There are many examples of such clarifications and substantiations in this book that makes it unique and more useful for further understanding in enriching the theoretical foundation of thermodynamics. It provides good insights on steam engine practice: from ideas to practice to theory that encompasses energy theory, joule heat-work, entropy, first and second law of thermodynamics, and statistical theory of gases and statistical mechanics. There are many texts that provide the governing equations for the various quantities used, but this book makes a very good attempt to connect all the pieces together from the historical perspectives by giving many examples. Many books are available that provide the relationships between various quantities and properties but not the history and how and when it was evolved. This book provides a detailed history, and it is easy to read. One does not have to be an engineer or a scientist to grasp the information presented here. This book is for a curious individual with a desire to dig deep into the origin for seeking comprehensive information on the theoretical foundation of thermodynamics.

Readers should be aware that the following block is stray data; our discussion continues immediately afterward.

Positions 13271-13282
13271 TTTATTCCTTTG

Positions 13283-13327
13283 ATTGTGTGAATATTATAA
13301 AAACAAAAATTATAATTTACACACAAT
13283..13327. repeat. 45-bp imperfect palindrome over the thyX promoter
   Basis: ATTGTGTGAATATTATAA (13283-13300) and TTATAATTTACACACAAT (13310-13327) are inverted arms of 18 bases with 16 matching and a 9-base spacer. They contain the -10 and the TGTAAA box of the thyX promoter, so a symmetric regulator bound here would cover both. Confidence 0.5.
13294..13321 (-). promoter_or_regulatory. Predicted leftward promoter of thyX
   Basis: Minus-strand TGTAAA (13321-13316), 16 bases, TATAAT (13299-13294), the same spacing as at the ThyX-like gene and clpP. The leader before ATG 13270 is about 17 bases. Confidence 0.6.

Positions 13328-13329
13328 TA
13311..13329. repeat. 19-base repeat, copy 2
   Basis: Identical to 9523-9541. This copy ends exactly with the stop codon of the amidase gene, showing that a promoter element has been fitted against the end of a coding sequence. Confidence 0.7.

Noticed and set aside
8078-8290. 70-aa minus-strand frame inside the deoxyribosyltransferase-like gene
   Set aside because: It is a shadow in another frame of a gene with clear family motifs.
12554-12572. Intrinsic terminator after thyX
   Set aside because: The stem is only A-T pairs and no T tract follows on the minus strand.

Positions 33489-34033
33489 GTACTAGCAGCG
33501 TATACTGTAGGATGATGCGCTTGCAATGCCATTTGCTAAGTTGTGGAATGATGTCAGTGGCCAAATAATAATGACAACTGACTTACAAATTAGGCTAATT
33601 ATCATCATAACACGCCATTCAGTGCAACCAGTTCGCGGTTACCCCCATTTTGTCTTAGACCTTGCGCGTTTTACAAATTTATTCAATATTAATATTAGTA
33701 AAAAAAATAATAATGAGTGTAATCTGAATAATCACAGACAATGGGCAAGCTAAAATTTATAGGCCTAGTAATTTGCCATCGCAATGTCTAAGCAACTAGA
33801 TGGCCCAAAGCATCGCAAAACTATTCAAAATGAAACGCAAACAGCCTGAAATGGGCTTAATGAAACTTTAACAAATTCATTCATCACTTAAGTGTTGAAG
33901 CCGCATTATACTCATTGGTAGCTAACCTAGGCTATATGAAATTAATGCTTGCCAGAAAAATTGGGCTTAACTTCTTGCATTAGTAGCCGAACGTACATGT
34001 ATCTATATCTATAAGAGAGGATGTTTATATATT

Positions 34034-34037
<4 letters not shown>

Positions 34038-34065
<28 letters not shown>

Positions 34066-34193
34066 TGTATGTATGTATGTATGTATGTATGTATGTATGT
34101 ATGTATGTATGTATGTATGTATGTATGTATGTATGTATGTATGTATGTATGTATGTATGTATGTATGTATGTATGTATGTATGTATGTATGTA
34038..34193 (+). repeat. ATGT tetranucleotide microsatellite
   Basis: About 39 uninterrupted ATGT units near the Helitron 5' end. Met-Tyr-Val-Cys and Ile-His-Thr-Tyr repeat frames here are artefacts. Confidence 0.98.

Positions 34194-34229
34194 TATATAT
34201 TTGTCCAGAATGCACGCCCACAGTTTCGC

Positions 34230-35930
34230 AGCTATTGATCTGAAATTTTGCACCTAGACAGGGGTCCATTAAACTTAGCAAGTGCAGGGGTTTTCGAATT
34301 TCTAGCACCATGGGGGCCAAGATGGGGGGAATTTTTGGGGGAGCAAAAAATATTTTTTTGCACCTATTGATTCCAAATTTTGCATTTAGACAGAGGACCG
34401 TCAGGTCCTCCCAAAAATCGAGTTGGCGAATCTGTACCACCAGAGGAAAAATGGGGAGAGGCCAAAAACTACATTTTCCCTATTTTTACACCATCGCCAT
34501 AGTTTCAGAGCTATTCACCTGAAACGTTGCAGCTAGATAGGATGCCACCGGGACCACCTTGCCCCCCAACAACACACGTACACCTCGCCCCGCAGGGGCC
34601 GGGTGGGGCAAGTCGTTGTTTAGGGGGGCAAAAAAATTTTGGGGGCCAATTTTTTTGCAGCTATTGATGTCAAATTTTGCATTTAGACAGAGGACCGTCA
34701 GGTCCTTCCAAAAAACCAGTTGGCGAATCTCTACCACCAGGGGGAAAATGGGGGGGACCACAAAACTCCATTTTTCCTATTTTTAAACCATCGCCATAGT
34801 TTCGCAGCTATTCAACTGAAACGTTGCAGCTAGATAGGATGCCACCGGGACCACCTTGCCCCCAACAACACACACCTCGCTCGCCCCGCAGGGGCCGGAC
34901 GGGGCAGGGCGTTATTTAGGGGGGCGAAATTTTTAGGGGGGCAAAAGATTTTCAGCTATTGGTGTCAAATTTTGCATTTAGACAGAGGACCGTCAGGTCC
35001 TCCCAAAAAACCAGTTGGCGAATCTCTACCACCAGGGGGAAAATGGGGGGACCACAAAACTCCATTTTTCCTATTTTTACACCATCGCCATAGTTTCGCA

This well-written book is factual and comprehensive. There is no other book that provides so much details and insights as this book. It is easy to read, and one does not need much background knowledge and details on the subject to understand the material presented here. This historical foundation book on thermodynamics should be of great value to undergraduate and graduate students as additional reading material while taking their thermodynamic course or for leisurely reading after taking the course on thermodynamics. It is also useful for practicing engineers and scientists for their quest on how the engines were all evolved and how the different caloric theory, puzzling part of heat, energy, and its conservation helped to enrich our understanding of thermodynamics. Overall, I value the material presented here and should be of great interest to a wide range of engineers, scientists, and students enrolled in engineering as well as history major.